Decatur is a city in, the county seat of, DeKalb County, Georgia, part of the Atlanta metropolitan area. With a population of 20,148 in the 2013 census, the municipality is sometimes assumed to be larger since multiple ZIP Codes in unincorporated DeKalb County bear the Decatur name; the city is served by three MARTA rail stations. The city is located 5 miles northeast of downtown Atlanta and shares its western border with Atlanta. Decatur was established at the intersection of two Native American trails: the Sandtown, which led east from the Chattahoochee River at Utoy Creek, the Shallowford, which follows today's Clairmont Road, crossed near Roswell, it was named for United States Navy Commodore Stephen Decatur. Shallowford Road, which led to the Shallow Ford, has been renamed Clairmont Avenue because it does not go to, from or past any place called Clairmont. Covington Road is now Sycamore Street because it leads to Covington and has no Sycamores on it. Nelson's Ferry Road, named after the local family which ran the ferry at the Chattahoochee end of the road, has been named Ponce de Leon after a family prominent, before Castro, in Havana, Cuba.
During the American Civil War, Decatur became a strategic site in Sherman's Atlanta Campaign. In July 1864, Major-General James McPherson occupied the town to cut off the Confederates' supply line from Augusta. On July 22, during the Battle of Atlanta, Confederate cavalry under Major-General Joseph Wheeler attacked McPherson's supply wagons and the Union troops left to defend the wagons. A historical marker at the old courthouse marks the site of this skirmish. We attacked Decatur on the 22d and took the town driving out a Brigade of Infantry and a good deal of Dismounted Cavalry. Our Brigade took the town, tho' it was supported on both flanks by a Brigade of Cavalry dismounted; the fight lasted about two hours and was hot for a while. The Yankees had the hills and houses on us and fought well for a time. Our dash was made to distract attention. We killed and wounded about one hundred and fifty. Our loss about seventy wounded. In the last half of the twentieth century the metropolitan area of Atlanta expanded into unincorporated DeKalb County surrounding two sides of the town of Decatur.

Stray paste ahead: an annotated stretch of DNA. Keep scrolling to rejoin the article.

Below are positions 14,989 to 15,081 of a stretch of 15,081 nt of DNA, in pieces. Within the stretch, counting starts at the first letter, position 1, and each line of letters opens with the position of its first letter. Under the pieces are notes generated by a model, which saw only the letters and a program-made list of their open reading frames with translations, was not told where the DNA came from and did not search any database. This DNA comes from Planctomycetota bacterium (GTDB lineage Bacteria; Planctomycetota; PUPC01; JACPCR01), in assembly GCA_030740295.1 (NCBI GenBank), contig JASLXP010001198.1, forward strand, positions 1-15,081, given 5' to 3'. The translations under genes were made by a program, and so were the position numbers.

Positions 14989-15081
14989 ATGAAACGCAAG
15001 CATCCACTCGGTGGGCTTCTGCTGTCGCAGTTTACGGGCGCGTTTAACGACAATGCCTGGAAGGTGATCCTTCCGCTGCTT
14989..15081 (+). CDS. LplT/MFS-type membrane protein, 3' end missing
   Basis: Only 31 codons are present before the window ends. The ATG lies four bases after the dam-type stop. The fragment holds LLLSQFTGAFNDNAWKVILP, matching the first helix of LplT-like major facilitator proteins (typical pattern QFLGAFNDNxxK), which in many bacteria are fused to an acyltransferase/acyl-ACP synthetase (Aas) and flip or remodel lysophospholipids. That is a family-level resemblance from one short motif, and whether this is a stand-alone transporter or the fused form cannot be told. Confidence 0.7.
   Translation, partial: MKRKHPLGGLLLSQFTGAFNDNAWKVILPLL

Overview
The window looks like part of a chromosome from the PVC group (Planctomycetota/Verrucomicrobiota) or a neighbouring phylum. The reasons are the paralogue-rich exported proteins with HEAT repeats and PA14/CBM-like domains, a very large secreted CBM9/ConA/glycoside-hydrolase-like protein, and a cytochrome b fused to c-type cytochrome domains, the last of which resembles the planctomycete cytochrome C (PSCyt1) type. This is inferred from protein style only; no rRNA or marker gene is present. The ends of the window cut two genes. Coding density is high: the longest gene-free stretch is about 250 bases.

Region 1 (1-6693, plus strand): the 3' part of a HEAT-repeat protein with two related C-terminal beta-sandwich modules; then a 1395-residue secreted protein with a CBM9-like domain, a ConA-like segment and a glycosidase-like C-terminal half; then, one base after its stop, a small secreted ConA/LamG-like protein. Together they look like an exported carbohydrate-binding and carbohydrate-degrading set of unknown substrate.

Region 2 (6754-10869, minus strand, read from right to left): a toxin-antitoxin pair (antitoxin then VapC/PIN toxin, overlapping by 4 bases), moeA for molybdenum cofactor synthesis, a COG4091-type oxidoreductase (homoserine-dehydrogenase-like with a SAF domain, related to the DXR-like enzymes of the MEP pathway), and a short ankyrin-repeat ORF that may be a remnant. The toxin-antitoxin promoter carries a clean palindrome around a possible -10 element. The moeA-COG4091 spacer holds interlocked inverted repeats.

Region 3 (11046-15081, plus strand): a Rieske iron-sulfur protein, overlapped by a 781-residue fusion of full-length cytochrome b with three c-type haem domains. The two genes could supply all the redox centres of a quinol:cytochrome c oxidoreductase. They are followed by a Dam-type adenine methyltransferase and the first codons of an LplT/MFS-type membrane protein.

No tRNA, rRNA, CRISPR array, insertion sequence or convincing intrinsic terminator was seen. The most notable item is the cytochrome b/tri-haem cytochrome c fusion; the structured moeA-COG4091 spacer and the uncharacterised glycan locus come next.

Concurrently many well-to-do and middle class white Americans fled the area to more distant suburbs. The 1960s and 1970s witnessed dramatic drops in property values. However, more the city has regained economic vigor thanks to several long-term downtown development plans that have come to fruition, making Decatur a trendy small mixed-use district with easy transit to downtown Atlanta. Over the past twenty years, it has gained a local and national reputation as a progressive city with a high level of citizen involvement that retains a small town feel despite its proximity to Atlanta. Decatur is located at 33°46′17″N 84°17′52″W. According to the United States Census Bureau, the city has a total area of 4.2 square miles, all land. The Eastern Continental Divide bisects the city along the CSX trackage right of way. US 78 SR 155 US 278 Avondale MARTA Station Decatur MARTA Station East Lake MARTA Station As of the 2010 census, there were 19,335 people, 8,599 occupied housing units, 4,215 families residing in the city.